It was with an element of disappointment that Adria Airways’ much trumpeted announcement of restarting services from Maribor Airport consisted of, in the end, just a single route to London(Southend), an airport that seems to have been doing very nicely somewhat under the radar. With Adria’s desire to move more towards a low-cost model, Maribor’s rejuvenated aerodrome looks ideally placed to perhaps follow in Southend’s flight-path to become a viable budget-airline hub offering routes that won’t overlap with Ljubljana’s Brnik and airports in nearby Austria, Hungary and Croatia, many of the areas from which it will hope to draw its custom.

Prior to Adria’s announced June-September service to London rumours circulated, and have subsequently intensified, of additional routes Slovenia’s flag-carrier will potential operate out of Maribor. I though suspect that the Maribor-London route is being used a litmus test, to confirm whether or not Slovenia’s second-city can stimulate the necessary uplift to make this and other potential routes viable in the future. Adria Airways simultaneously find themselves delicately placed at financial and ownership crossroads and will not want to over-commit to providing new routes from a reintroduced base within its own borders, until at least the data has been crunched from the London route.

Various locations for future services have been mentioned, some perhaps more out of hope than expectation but others seem to have gained more traction, despite not being the first places you would imagine that require access to the east of the country. Paris has been posited on various fora as being a potential destination but I feel the hearsay emanating from those suggesting The Azerbaijani capital Baku and services connecting Russia with Slovenia have the most credence. Why? Simply because of the reported Russian influence being exerted over much of Maribor’s(and Pohorje’s) ailing holiday accommodation which, as part of the portfolio of the now defunct Pohorje lift-company has seemingly been cherry-picked by the Russian owners of Terme Maribor, the spa facility now under the wing of gas-giant Gazprom. I therefore have no doubt that should routes linking Russia with Maribor become reality there would be nothing coincidental about it. Should Gazprom be liaising with Adria over flights(and there is no outward evidence to currently suggest it is) which in effect could fill its hotel rooms with spa-loving Russians, it would seem to be a win-win situation for all parties. Whether or not the for-the-time-being state-owned Adria are presently in the position to negotiate with companies in this manner, I couldn’t say. This may become more possible in a post-privatisation climate but should Gazprom, in theory, wish to buy a stake in Adria Airways, this would undoubtedly help expedite any commercial ‘you scratch my back, I’ll scratch yours’ tie up. It is though impossible for a non-EU nation to buy more than 49% of Adria, a deal which might be viewed as unattractive to a large organisation used to getting its own way. For the moment of course all this is purely conjecture but one suspects the gossip surrounding future routes caries some substance. The London route turned out to be Slovenia’s worst-kept secret so it would surprise few if next year flights from the likes of Baku and Kazan also wing there way into the country. Whether though Adria can source enough aircraft to use out of Maribor will be interesting, what with much of its current fleet only in the air thanks to sale and lease-back agreements.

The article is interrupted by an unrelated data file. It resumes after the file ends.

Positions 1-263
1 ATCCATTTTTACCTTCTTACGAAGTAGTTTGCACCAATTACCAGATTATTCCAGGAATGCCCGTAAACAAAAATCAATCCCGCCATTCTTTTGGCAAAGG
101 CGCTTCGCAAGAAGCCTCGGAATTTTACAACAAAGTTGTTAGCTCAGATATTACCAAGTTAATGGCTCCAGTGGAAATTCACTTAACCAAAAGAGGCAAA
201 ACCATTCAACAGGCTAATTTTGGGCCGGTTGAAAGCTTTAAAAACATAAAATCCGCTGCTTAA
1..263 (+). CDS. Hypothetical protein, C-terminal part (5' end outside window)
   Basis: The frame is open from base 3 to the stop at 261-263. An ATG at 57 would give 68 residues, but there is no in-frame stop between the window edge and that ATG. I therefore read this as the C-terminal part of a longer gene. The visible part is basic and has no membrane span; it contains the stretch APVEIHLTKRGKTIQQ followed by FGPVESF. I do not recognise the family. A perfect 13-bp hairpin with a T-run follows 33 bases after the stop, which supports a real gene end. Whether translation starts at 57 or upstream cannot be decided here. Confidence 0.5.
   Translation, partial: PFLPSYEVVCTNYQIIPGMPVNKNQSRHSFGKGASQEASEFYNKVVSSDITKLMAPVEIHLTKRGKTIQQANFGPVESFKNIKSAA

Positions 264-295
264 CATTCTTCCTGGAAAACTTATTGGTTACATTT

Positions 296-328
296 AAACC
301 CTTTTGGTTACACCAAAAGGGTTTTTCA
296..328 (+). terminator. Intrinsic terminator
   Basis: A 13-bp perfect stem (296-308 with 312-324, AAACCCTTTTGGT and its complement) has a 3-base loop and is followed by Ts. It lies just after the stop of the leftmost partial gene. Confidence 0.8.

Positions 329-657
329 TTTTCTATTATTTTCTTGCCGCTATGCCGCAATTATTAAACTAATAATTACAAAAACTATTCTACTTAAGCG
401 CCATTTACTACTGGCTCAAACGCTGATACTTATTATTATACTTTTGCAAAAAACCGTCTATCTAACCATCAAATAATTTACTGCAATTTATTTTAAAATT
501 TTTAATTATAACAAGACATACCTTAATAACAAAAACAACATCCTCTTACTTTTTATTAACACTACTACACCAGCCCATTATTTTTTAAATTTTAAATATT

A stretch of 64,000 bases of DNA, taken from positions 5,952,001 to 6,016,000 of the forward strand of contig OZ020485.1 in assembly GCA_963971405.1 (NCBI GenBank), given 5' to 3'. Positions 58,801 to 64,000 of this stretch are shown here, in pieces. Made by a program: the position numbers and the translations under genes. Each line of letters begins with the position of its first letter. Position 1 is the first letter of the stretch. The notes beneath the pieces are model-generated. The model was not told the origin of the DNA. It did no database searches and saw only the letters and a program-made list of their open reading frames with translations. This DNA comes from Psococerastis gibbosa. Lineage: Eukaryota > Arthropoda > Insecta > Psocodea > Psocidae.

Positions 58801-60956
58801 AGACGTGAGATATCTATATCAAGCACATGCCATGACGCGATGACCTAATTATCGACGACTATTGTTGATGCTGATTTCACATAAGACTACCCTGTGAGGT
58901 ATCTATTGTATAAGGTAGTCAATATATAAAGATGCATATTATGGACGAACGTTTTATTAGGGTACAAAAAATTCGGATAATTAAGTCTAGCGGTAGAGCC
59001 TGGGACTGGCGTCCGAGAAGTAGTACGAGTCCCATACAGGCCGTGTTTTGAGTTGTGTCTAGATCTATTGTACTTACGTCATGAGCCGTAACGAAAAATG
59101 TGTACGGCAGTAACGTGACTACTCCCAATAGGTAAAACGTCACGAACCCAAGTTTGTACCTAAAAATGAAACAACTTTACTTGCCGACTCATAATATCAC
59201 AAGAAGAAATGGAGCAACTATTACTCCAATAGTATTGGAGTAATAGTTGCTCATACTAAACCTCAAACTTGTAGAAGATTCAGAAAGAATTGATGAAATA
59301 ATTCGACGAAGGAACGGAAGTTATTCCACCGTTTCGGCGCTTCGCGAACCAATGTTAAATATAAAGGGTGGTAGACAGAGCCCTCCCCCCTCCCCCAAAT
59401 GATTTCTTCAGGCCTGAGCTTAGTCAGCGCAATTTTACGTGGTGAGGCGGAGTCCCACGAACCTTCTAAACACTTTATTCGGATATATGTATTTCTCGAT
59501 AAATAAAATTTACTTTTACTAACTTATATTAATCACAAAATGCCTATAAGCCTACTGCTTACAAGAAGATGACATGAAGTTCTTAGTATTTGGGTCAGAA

Looking far into the future it is assumed that Delavska hranilnica, the union-backed savings-bank who hold the majority shareholding in Maribor Airport, will wish to attract additional airlines to operate out of a facility that has spare-capacity that other airports can only dream of. Some renovation work on the terminal is anticipated but the airport is modern and ready for business to an extent which makes it virtual dormancy in recent times hard to fathom. With the limitations currently and perhaps perpetually restricting Adria it would be unrealistic for them to expect a hegemonic hold over routes using Maribor; it is therefore hoped that they don’t make that a condition of their ongoing use of Edvard Rusjan Airport.

Additional material on this subject can be viewed at: Ex Yugoslav Aviation: More flights from Maribor in the offing